Separating out 'interview' situations and 'life space' situations poses
another problem which must, I believe, be tackled in the whole of social
work and education but which becomes particularly sharp in the residential
From the point of view of the worker as a professional person the problem is whether he or she should be primarily a systems expert (i.e., sensitive to and able to manage a complex small or larger scale social system of interactions and relationships) or a dyadic interaction expert (i.e., sensitive to, and able to manage the interactions and relationships carried on in various two-person interactions).
From the point of view of the child the problem becomes whether it is more important for him to discover various effective sets of roles (i.e., ways of behaving with other people more or less in accordance with social expectations) or to discover an identity (i.e., a ground of ways of behaving with other people which derives from, and contributes to, his sense of himself as a whole unique person).
In fact, of course, neither kind of solution to either statement of the problem is complete in itself. But because the two kinds of solution are conceptually tied to two different theoretical frameworks – sociology or social psychology at the system/role end, and individual and 'depth' psychology at the dyadic/identity end, some compromise or integration between them is difficult to achieve, at least at the conceptual level.
In the concrete life situation the problems are sometimes acute but in general can be resolved because, in this respect as in others 'life is a swallow and theory a snail'. In applying relatively powerful but still painfully inadequate theory to actual practice we must respect swallow and snail, neither allowing theory to cramp or weigh down life experience, nor allowing life situations to fly on regardless of steadily won theory.
An example of the complexities of 'role' and 'person to person' interaction in a residential setting may help here. A worker taking a meal with a group of children is operating within a small-scale social system which includes not only the group of children at his own table but other groups of children and adults at other tables and in the servery and kitchen. However, that worker by talking to a particular child, or serving his food, may be operating very personally with that child. So the worker may be doing two quite different and equally complex things at the same time, or switching rapidly from one kind of interaction to another.
It is often not clear how much the children recognize these two kinds of interaction as different. One child, lan, may discriminate clearly and know when he is interacting with Mr. Otherego, the Deputy Warden, or when he is in contact with 'my Mr. Otherego', a person who knows about his feelings and has shown himself able to deal with them.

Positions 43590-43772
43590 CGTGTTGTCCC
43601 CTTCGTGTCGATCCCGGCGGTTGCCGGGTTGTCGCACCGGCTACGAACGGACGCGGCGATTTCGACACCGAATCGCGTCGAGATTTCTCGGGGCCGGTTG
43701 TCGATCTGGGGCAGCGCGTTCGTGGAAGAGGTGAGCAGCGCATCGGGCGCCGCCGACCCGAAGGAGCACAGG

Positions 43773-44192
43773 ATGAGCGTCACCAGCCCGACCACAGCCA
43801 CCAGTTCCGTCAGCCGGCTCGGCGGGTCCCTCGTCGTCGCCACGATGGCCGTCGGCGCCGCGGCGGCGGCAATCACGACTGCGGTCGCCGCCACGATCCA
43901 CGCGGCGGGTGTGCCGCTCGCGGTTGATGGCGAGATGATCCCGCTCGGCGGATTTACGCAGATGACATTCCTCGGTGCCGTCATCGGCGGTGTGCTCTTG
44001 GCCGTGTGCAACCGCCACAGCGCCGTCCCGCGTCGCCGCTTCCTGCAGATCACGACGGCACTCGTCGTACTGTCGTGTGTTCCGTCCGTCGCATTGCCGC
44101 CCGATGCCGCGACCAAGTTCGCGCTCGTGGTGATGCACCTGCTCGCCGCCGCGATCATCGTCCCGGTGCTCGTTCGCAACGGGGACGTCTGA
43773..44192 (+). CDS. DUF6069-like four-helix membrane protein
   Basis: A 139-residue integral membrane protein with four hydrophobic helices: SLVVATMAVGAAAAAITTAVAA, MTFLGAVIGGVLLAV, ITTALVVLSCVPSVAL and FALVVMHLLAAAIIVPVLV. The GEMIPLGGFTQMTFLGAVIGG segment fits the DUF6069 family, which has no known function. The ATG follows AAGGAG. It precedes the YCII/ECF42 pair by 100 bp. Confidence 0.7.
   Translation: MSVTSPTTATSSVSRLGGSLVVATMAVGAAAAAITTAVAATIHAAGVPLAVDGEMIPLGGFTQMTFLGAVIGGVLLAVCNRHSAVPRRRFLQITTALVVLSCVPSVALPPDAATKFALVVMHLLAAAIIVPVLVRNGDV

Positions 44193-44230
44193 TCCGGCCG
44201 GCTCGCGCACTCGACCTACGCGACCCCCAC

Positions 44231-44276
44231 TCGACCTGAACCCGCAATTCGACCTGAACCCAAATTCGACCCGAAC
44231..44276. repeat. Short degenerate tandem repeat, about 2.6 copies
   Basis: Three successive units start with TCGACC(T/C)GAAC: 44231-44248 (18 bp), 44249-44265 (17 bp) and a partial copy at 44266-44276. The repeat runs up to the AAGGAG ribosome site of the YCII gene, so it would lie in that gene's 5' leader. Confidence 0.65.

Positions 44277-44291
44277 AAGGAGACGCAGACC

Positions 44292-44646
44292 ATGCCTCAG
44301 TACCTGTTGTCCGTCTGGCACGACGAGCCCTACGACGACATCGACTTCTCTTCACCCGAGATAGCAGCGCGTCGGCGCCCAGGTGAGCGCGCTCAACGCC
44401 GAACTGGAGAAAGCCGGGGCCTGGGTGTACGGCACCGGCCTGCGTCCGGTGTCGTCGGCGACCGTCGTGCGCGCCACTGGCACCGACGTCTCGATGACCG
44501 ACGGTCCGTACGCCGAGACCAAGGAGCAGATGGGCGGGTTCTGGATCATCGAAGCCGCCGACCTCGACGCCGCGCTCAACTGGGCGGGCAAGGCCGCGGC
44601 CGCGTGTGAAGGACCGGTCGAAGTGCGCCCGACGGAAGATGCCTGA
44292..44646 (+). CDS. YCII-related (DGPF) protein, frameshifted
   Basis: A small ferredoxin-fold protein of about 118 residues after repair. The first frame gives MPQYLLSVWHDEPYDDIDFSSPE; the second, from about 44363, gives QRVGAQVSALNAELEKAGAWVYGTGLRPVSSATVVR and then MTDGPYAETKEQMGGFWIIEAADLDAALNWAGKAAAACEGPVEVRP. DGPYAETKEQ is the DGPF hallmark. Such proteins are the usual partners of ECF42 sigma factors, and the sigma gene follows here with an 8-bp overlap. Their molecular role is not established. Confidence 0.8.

Another child, Sarah, may only have experienced Mr. Otherego as Deputy Warden or only as 'her Mr. Otherego'. Another child, William, may be unable to distinguish the subtleties of these interactions and only be able to interact with a Mr. Otherego who is a strange and unpredictable figure in his world (even though Mr. Otherego may be quite predictable to some).
Mr. Otherego then, at his table, is dealing not only with a mixture of ways of operating (as a representative of the social system and as a 'person') but also with several different kinds of perception of 'himself' by the children at his table. This whole problem is mentioned here in a necessarily speculative way because it seems to be a real problem arising in the work and a problem to which, as yet, theory has little to contribute.
Some questions arising from it, and some possible ways of exploring it further may be briefly mentioned now.
These may seem rather obscure theoretical questions and in part the non-reductiveness of sociology and psychology does not matter greatly unless we try to fit all human behaviour to the conceptual systems and do not accept the inevitable gap between what the system can explain and what we experience. However, in the residential setting, these queries are expressed in real feelings of uncertainty. Mr. Otherego at his table may well wonder quite who he is from time to time. Is he Ian's 'my Mr. Otherego', Sarah's 'my Mr. Otherego' or William's plain 'Mister'? More difficult, but still pressing, who are the children to him and he to each of them?
A brief extract from a chapter entitled 'Residential work problems with wider implications' in Beedell, C. (1970) Residential Life with Children. London: Routledge & Kegan Paul